I dedicate this series to my sons and my grandchildren. I realize that I’m a thought leader, among some on certain slices of life. I know that various others have generously helped themselves to the pillars of my work which I’ve mostly aimed at black women: promote self interests first and foremost, marriage to quality men only–from any group, vetting, reciprocity, mix and mingle in the global village, highlight black beauty and desirability, play the female card, escape from poisonous people and places, living well, make silent moves, use shrewdness and common sense in all decisions, supreme importance of culture, etc. I’ve also stressed the continuing need for black women to form networks and make sacrifices, if necessary, to form intentional communities/networks made up of women who are likeminded, with similar values. There is great power and protection in numbers when those people are connected, so I will continue to stress all of these.
Hello Ms. Evia,
My name is Kayla. I am 23 and I have been reading your blog for quite some time. It and other BWE (Black Women Empowerment) blogs have really helped validate things which I had felt and observed for so long. I had grown up in one of those households that trained me to sacrifice for the “black community”, and I’m grateful that I threw off that yoke and chain while I was still young. I am writing to you because I have a question about how to conduct myself in my IRR. Am I doing the right thing by not divulging certain things about my past to my boyfriend, particularly the fact that my father practiced polygyny? I do not tell anyone about that, even most of my close friends, to avoid the stigma that comes with it. I feel that I am protecting my image by doing so, but I also feel like I am keeping secrets. I’d appreciate any input you might have. Or perhaps there is a blog post you wrote touching on that?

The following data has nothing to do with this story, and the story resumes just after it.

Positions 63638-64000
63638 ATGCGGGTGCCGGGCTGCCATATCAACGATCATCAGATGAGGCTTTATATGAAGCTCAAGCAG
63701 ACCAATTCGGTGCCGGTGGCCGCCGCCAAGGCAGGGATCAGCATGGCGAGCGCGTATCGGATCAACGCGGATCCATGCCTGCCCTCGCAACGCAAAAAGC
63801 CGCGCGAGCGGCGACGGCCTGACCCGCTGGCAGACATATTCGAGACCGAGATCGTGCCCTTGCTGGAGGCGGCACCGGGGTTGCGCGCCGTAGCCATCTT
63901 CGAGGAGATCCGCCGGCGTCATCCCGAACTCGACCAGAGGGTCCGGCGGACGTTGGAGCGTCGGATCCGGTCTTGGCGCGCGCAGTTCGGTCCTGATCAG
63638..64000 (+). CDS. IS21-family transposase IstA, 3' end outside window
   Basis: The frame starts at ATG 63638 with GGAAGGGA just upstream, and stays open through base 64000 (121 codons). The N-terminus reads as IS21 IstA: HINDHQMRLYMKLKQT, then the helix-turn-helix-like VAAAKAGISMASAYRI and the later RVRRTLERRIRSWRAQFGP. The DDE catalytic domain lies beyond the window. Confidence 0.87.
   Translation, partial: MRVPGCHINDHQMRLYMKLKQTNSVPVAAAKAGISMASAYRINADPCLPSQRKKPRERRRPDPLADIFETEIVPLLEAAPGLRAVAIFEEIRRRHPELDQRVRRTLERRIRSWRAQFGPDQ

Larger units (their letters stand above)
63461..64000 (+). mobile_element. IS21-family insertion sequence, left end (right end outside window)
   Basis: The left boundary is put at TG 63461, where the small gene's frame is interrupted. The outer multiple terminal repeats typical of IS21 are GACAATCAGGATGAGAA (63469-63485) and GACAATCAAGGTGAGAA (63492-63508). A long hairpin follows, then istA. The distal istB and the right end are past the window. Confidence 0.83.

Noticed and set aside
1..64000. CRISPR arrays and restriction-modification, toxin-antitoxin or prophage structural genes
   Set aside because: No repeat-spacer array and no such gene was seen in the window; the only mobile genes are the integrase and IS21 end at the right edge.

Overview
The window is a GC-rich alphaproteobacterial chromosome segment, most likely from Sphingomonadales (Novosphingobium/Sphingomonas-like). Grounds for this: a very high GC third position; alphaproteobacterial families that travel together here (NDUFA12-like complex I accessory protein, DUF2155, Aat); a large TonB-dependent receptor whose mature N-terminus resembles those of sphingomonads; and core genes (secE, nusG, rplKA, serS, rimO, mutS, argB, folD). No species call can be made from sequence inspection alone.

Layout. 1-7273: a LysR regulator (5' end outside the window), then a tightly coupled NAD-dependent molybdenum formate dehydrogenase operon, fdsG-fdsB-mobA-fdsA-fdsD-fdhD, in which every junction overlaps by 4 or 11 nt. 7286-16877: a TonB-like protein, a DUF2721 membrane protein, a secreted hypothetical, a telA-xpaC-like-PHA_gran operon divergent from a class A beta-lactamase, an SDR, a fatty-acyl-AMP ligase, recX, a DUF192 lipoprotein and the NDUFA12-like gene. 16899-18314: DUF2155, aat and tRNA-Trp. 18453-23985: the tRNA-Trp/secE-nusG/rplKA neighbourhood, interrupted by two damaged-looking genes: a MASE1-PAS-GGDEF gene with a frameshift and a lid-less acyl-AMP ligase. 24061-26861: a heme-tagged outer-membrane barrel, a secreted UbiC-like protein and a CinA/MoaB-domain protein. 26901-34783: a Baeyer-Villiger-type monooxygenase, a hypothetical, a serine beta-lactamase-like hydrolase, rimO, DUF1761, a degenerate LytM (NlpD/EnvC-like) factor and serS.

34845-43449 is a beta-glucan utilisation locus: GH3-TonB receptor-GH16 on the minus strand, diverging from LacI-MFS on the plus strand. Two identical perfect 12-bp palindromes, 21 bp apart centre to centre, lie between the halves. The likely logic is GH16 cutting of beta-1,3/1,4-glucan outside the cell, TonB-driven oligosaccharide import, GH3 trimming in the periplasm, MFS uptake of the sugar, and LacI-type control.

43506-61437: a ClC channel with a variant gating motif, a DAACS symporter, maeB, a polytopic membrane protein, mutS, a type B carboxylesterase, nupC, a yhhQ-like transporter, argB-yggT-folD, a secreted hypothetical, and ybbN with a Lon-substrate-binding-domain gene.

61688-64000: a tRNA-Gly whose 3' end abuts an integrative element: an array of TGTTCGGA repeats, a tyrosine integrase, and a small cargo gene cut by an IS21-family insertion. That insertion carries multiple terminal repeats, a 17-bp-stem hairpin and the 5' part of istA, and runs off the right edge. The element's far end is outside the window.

Re your question, a lot would depend on your boyfriend’s background and specifically how much exposure he’s had to a broader range of ideas, cultures, and ways of life. Maybe you’re talking to the wrong person about this since I’m a cultural Anthropology enthusiast (lol), but polygyny is just another lifestyle, to me. I first heard about polygynous cultures during my first year in college and have met many Africans who grew up in that background. To me, there isn’t much difference between folks from that background and any other person. Or, I should say: it all depends. I would have 2nd and 3rd thoughts if my potential husband had personally come from a polygamous home. We’d have had a very serious talk–upfront. LOL
Not sure why you think your boyfriend might view you negatively if you told him–since you’re a woman?
My ex-husband and I did talk about it since you know that polygamy is widely practiced in Nigeria, but he didn’t come from a polygamous home. He assured me that he was very much against polygamy and considered it “backwards” since he’d seen how divisive it can be. He’d seen how it had caused major issues and setbacks in other families. He also knew that if he’d try to pull that with me, I would have been out the door before sunset. I always have my parachute right inside the closet, and I’m the type of woman who won’t hesitate to use the parachute. LOL